Gaultheria pyroloides and Gaultheria depressa var novae-zelandiae
Ideally suited to growing around the edges of the beds are the ground hugging Gaultherias – they all provide an element of support to the fragile tubes of the autumn flowering Crocus that grow up through them. The nice reticulate leaves in the foreground are those of Gaultheria pyroloides while the fruits are of the Gaultheria depressa var novae-zelandiae which has the tiny leaves you can see.
Gaultheria depressa var novae-zelandiae fruit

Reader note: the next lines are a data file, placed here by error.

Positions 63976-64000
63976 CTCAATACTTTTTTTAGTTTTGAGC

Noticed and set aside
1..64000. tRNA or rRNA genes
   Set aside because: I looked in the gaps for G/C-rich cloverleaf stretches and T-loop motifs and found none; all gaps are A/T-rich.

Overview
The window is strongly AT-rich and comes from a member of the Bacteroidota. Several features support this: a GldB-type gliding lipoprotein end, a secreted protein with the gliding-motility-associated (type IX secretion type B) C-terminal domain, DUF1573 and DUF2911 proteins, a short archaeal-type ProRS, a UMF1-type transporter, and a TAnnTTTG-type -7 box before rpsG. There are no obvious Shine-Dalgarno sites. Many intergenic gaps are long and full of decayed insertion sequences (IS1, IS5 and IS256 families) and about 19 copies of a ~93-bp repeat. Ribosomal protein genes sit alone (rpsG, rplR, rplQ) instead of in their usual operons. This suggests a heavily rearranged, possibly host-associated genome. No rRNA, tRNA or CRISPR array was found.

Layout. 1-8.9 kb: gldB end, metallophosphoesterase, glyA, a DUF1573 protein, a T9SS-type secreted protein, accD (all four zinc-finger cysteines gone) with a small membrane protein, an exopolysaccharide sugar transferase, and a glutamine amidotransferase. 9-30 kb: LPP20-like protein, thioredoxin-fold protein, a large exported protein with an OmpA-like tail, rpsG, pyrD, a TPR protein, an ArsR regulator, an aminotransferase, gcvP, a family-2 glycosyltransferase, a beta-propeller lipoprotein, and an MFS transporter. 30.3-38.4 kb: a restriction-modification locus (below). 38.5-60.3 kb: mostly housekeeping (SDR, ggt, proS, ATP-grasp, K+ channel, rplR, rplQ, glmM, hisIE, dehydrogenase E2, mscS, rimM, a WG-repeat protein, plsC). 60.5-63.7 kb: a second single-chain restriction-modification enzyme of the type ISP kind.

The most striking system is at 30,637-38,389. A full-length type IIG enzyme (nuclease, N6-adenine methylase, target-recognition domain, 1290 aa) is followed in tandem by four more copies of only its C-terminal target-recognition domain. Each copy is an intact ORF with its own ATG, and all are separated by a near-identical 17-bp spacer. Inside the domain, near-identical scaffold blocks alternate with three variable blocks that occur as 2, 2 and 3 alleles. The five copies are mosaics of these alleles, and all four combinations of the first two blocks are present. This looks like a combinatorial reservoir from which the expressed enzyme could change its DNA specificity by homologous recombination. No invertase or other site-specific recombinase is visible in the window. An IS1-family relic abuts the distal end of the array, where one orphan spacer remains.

I have used the term fruit and not berry as while we tend to call them all ‘berries’ just like we generally call all the underground storage organs ‘bulbs’ but look carefully and you will see they are not berries. The fleshy part is in fact a swollen calyx which expands on fertilisation of the flower to enclose the seedpod in the centre. It never closes completely always staying open at the mouth which I have photographed the opening seed pod through. You can see the seed is stored more or less dry inside the seedpod.